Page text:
What do you think about global warming? According to Al Gore and the scientific establishment, the world is getting warmer, and we are to blame. We are using too much of the world’s carbon-based fuel resources and eating too much meat (cows not only consume much of the world’s grain, but they produce methane, four times more potent than carbon dioxide in trapping heat).  We burn far too many of the world’s dwindling forest reserves, and produce an unsustainable amount of garbage that releases methane in its decomposition.

All of this is incontestably true, and something that I have not only protested against for most of my life,  but I have incorporated into my lifestyle. I do not own a car. I owned a canoe, but never a motorboat. I have recycled long before it became popular and I live modestly in an Asian country. Although not yet strictly vegans, our diet consists largely of fruit and vegetables. It is healthier and tastier and less environmentally harmful. There are way too many cows on earth and we need to do a better job of looking after this planet.

But are we causing global warming? I don’t think so. The most potent greenhouse gas is not carbon dioxide, or even methane. It is water vapour, which makes up by far the largest percent of ‘greenhouse gases’ in the atmosphere. Carbon dioxide and methane make up an almost negligible percentage. The carbon dioxide that is there is produced primarily by the outgasing of the world’s volcanoes, not human behaviour.  This venting is a normal natural phenomenon, almost like the breathing of the mantle. And like breathing there is an ‘inhale’ as well as an ‘exhale.’ The inhale occurs when the world’s carbon dioxide is trapped in various living organisms, such as plants and crustaceans, who use carbon dioxide to produce the calcium carbonate of their shells. This calcium carbonate becomes limestone when these creatures die, and the limestone is returned to the mantle via the tectonic process described in a previous post. Completing this cycle, the carbon dioxide is then ‘exhaled’ back into the atmosphere.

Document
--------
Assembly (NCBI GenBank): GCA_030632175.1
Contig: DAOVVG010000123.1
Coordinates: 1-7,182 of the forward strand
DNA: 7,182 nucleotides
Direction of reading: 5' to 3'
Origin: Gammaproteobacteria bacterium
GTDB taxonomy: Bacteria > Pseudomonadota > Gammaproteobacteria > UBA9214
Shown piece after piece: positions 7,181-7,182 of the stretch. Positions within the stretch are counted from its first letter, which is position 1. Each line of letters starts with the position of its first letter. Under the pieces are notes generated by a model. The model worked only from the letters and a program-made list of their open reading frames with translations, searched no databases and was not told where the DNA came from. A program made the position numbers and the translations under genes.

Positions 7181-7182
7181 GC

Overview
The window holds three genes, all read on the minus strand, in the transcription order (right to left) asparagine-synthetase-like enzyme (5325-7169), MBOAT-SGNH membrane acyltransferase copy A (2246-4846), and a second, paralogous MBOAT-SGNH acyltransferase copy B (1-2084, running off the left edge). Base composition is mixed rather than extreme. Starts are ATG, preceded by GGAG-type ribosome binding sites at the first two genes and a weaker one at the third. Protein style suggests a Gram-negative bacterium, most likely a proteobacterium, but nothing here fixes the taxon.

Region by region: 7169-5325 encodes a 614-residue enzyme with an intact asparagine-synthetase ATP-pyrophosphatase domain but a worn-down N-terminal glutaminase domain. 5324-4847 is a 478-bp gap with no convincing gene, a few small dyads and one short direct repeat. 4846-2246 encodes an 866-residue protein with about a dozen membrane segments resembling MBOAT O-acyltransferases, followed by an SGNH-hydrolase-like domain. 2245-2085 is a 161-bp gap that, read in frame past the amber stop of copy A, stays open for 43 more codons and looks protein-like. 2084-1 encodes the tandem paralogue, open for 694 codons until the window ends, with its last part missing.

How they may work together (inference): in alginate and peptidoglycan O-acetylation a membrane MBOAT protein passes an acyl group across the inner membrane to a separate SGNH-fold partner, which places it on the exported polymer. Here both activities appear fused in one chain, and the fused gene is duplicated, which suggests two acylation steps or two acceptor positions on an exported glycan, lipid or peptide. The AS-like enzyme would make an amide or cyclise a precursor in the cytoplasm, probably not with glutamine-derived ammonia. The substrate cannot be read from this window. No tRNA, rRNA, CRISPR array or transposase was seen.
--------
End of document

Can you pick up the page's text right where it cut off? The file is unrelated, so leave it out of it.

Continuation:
This whole process, called the carbon cycle, is akin to the water cycle that we all studied back in grade school. But rather than taking a few weeks, or possibly months to complete, the carbon cycle takes about 50,000 years. As such it acts as a kind of global thermostat, regulating the earth’s temperature over long periods of time. We are presently at the start of an upswing, having reached a low point about two hundred years ago in what was called the ‘Little Ice Age.’ If the world continues to warm up – as it will – Britain may once again be able to grow grapes and produce wine, just as it did in Roman times.

There is nothing scary or alarming in all this. It is perfect natural behaviour for a living planet. What is alarming is the extent to which people are prepared to go to impose their political will on us in the name of science. Nor is mine the only voice of dissent in this growing controvery. State of Fear, a highly readable thriller by Michael Crichton, speaks to the encroachment of our civil rights engendered by this scare. Many reputable scientists – Freeman Dyson, for example – do not buy the scaremongering either. The New York Times recently ran an article on Dyson, and it is worth a read, if you have the time and the inclination. See the link below for a look at Dyson:

See this link for Michael Crichton’s essay on why Global Warming is a dangerous theory:

And of course, as always, your views are cheerfully encouraged in our Comments